Print Page   |   Report Abuse
News & Press: Opinion

Proposed Employment Tax Incentive for Hiring Young Workers

23 October 2013   (0 Comments)
Posted by: Author: Jenny Klein & Esther Geldenhuys
Share |

Author: Jenny Klein & Esther Geldenhuys (ENS)

The Draft Employment Tax Incentive Bill, 2013 ("DETIB”) was published by National Treasury during September 2013 and gives effect to the proposals to subsidise the cost of hiring younger workers as first announced by Government in 2010.  According to the Media Statement, this new incentive is aimed at encouraging employers to hire young and less experienced work seekers, as stated in the National Development Plan.  The DETIB represents the first phase of the incentive and after a review of effectiveness of the incentive, a second phase which could include additional policy features and possible refinement may be implemented after two years.  In this article we discuss the draft proposals of the first phase of the employment tax incentive.

The incentive will operate by reducing the monthly employees’ tax payable by the qualifying employer in terms of the Fourth Schedule to the Income Tax Act.  Thus if the employer hires a qualifying employee, the employer can reduce the employees’ tax payable by that employer to the South African Revenue Service ("SARS”) by the amount of the incentive.  In other words, the full amount of employees’ tax must still be deducted or withheld from the remuneration of all the employees of the employer, but the employer may deduct the amount of the employment tax incentive for which the employer is eligible from the amount of employees’ tax to be paid over to SARS.

The incentive will be available for the first two years of employment of "qualifying employees” as defined in the DETIB and will cover three different categories of employees, i.e. employees between the ages of 19 and 29 years, employees who are employed by an employer located within a special economic zone and employees who are employed by an employer in a designated industry.  If the employer is operating in a special economic zone or a designated industry, there will be no age limitation for qualifying employees.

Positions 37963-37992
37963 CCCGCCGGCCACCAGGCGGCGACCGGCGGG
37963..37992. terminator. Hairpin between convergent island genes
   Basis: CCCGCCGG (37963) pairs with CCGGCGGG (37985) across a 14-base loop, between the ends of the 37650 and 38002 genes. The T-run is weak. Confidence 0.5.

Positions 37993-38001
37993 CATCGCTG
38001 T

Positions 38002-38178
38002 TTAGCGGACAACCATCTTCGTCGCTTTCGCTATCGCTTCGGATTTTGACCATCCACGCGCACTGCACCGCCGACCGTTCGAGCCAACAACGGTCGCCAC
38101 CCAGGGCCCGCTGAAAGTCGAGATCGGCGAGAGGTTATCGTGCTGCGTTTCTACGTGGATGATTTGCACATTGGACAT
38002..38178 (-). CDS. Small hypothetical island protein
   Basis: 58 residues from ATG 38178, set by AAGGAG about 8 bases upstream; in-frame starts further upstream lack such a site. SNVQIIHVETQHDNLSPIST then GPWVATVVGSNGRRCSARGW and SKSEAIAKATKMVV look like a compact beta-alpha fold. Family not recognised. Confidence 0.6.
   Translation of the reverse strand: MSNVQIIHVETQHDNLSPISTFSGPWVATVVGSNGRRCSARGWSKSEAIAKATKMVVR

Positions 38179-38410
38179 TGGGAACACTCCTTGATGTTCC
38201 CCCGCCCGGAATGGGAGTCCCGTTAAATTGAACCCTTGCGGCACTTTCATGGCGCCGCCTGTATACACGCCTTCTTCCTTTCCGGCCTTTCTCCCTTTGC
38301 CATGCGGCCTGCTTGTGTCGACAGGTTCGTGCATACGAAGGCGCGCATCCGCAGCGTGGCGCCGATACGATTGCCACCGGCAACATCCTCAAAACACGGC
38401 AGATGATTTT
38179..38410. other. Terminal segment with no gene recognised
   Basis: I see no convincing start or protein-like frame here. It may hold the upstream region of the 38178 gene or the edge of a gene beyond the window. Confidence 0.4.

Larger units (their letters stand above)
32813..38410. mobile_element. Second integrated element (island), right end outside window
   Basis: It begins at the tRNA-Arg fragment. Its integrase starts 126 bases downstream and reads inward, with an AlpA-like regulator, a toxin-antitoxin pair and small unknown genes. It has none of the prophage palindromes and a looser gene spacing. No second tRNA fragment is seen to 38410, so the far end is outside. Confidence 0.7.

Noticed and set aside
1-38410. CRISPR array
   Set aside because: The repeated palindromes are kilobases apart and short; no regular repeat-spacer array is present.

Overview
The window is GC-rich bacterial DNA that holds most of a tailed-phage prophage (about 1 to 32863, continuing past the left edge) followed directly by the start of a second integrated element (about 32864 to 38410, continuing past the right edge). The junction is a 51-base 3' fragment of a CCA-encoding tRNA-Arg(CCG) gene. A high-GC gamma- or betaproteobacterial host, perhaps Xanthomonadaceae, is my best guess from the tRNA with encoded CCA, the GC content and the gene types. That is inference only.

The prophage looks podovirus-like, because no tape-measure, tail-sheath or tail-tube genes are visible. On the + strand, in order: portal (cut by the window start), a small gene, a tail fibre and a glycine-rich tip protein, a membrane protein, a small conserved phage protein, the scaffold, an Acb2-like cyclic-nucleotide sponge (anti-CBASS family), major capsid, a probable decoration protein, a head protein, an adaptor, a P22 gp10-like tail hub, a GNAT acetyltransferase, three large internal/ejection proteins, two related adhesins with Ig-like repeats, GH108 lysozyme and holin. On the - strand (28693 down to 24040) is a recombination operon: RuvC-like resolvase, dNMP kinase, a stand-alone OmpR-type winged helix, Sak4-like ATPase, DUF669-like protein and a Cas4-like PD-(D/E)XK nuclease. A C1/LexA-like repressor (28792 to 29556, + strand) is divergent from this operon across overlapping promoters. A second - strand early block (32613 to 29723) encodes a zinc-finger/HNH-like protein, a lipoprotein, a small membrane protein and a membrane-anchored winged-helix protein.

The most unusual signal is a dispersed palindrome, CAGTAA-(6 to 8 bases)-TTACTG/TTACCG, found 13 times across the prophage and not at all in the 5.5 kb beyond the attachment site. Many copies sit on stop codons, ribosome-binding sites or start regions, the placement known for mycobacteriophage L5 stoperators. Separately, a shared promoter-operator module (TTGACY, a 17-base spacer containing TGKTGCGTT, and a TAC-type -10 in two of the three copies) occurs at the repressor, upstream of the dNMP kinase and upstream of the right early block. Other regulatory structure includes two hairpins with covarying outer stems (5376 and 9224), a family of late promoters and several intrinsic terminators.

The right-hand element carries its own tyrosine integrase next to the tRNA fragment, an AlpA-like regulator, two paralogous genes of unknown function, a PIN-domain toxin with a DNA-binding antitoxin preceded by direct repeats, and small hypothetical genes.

To qualify for the incentive the employee must also be in possession of a South African ID document and must receive monthly remuneration that is not more than R6 000 per month.  For this purpose, remuneration is as defined in the Fourth Schedule to the Income Tax Act.  The employee must also not be a connected person in relation to the employer e.g. they must not be a relative of the employer.  Furthermore, this incentive does not apply to domestic workers.

The determination of the incentive amount to be deducted from employees’ tax will be done on a monthly basis and will not result in any additional monetary benefit for the qualifying employee.  Although this aspect is not specifically mentioned, presumably the IRP5 tax certificates for the employees of the employer would reflect the full amount of employees’ tax which was due in respect of their remuneration i.e. before the deduction of the employment tax incentive in respect of qualifying employees.

For the first twelve months of employment the amount of the incentive will be as follows:

  • 50 per cent of an employee’s monthly remuneration of up to R2 000 per month.  (This would only be applicable if the minimum wage prescribed by the relevant sector determination or bargaining council agreement was less than R2 000 per month.)
  • For an employee with a monthly remuneration of between R2 000 and R4 000, the incentive will be R1 000 per month.
  • For employees with monthly remuneration of between R4 000 and R6 000 the value of the incentive will decrease from R1 000 per month to zero, as determined in terms of a formula.